Custom Search
Ask an Expert
IQ & Creativity Test
Ask a Question
Meet the Expert
Buyer's Guide
Gifted Child Books
IQ Testing Books

Varied Scores on the WISC IV and WIAT II

By Inderbir Kaur Sandhu, Ph.D

Q: I had my son tested using WISC IV and scores were:

  • VCI 99th percentile

  • PRI 55 percentile

  • WM 86 percentile

  • PS 17 percentile

  • Full Scale Score 86th percentile

Is this a normal thing?

His WAIT scores were:

  • Reading comp 99 percentile

  • Mathematics comp 73 percentile (made up of Num op 42 and Maths Res 93)

  • Spelling 95 percentile

This was done at 8 years due to concerns with his school results.

We have been to paediatrician and he said my son was perfectly normal, I mentioned ADHD and he said there were no signs at all. (read somewhere could be possibility due to score scatter)

Is this considered gifted as the psychologist did not say he was but did say that FSS was not accurate reflection of his overall functioning?

Can you please give me your thoughts on why scores are so varied and how this might effect his learning. Also is WAIT ever used to determine giftedness. Thanks so much.

A: The information you provided may not be sufficient to determine the variation of the scores. However, I will try to interpret them based on what is available. I assume that your son is 8 years of age. His WISC IV scores are all in percentile; composite scores would give a more detailed indication. It appears that he scored very high on VCI and high on WMI.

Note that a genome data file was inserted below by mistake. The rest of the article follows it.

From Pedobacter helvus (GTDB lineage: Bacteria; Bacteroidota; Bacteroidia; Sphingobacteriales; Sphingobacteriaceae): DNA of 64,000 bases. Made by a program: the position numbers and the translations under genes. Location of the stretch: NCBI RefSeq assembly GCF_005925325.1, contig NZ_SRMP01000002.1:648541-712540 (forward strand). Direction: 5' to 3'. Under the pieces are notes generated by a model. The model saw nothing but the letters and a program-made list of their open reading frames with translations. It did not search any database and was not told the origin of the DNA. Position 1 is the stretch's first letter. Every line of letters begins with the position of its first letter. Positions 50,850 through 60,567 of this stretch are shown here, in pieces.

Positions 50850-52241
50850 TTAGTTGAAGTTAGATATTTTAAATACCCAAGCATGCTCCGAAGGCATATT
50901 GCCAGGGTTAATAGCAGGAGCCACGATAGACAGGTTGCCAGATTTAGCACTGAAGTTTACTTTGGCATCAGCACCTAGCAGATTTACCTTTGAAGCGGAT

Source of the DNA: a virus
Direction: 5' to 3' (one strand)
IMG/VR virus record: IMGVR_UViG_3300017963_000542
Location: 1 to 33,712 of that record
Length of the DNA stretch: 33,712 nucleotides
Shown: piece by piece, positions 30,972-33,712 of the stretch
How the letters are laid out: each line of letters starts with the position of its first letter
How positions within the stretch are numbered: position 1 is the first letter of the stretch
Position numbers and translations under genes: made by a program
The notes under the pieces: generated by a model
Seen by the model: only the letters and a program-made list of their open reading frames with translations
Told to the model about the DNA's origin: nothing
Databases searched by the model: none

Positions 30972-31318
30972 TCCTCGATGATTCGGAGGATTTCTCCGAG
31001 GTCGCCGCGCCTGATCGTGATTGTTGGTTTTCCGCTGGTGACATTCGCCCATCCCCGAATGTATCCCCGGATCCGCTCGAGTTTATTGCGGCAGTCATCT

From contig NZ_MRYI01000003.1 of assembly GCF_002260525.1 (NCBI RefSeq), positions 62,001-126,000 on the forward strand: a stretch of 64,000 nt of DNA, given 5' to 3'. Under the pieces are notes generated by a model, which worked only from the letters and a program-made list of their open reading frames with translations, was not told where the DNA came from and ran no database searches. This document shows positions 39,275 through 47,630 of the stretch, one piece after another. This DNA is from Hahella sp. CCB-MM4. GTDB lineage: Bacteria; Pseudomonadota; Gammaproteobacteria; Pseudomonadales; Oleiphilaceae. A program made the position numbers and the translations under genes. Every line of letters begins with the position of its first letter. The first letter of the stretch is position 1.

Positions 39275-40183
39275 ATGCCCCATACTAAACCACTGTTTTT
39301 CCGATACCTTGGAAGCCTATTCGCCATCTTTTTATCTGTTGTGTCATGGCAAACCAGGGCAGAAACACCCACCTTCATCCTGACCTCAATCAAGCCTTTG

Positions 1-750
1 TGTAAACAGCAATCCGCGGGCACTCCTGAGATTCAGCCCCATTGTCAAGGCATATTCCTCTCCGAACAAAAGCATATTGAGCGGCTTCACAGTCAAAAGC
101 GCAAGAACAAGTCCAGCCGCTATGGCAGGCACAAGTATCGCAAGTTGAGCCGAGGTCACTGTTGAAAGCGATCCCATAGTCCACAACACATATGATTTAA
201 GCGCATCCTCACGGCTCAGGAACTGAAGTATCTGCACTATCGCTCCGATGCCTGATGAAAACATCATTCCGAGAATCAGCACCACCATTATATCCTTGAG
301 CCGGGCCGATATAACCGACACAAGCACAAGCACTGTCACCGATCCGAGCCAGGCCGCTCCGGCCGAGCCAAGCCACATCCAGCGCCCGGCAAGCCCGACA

While the WISC is an intelligence test, the Wechsler Individual Achievement Test (WIAT) is a test of achievement for children and adolescents. Therefore, different skills are captured. The Composite Score on the WIAT is simply an average of four areas (Reading, Mathematics, Oral Language, and Written Language) and gives a general idea of the child's school readiness. Each subtest is further broken down into the individual test, such as Word Reading or Spelling.

However, all the WISC-IV composites correlate highest with the WIAT-II Total Achievement. It is also found that the VCI is highly correlated with Reading and Oral. In your son’s case, a high correlation is seen between VCI and Reading. The PRI should be highly correlated with the Math composite but may not be the case here.

On the WIAT, the average score for each test is 100, therefore, anything from 90 to 109 is considered Average, although 100 is exactly in the middle. Scores from 110 to 119 are considered High Average, from 120 to 129 is Superior, and from 130 above indicates Very Superior. On the other end of the spectrum, from 80 to 89 the score is considered Low Average, 70 to 79 is Borderline, and 69 and below are Extremely Low.

On the WISC IV, an FSIQ of 85% indicates above average ability, in the range of 115 composite score. His PS is very low, in the range of 85 composite score (one standard deviation away from the mean score) – which may indicate ADHD. I would get a second opinion for ADHD as children with this disorder tend to perform poorly on measures of processing speed (PSI). Please do get this checked.

FSIQ is a good indicator of giftedness, however, in some cases – especially when scores are extremely varied, other factors need to be looked at. In your son’s case, it is hard to determine giftedness as the broken down scores need to be reviewed individually.

The WIAT is an achievement test and usually not used to test for giftedness although some schools may use it for subject acceleration in the gifted program. If there are any scores lower than an IQ of 100, you may want to take note of it as these may be his weak areas in comparison to his peers. Also, look out for scores that are lower than the other scores which may indicate a personal weakness, even if the score is still in the Average range as a whole. Then check for strong scores. When the weak and strong areas have been determined, you/the teacher would have a better idea on what would best help him in his learning.

Hope that sheds some light. My very best to you.


IQ Test

Back to Ask an Expert - IQ Test

Copyright ©2002-2022 by Hosted by BlueHost.
Privacy Statement :: Disclaimer :: Bookmark Us :: Contact Us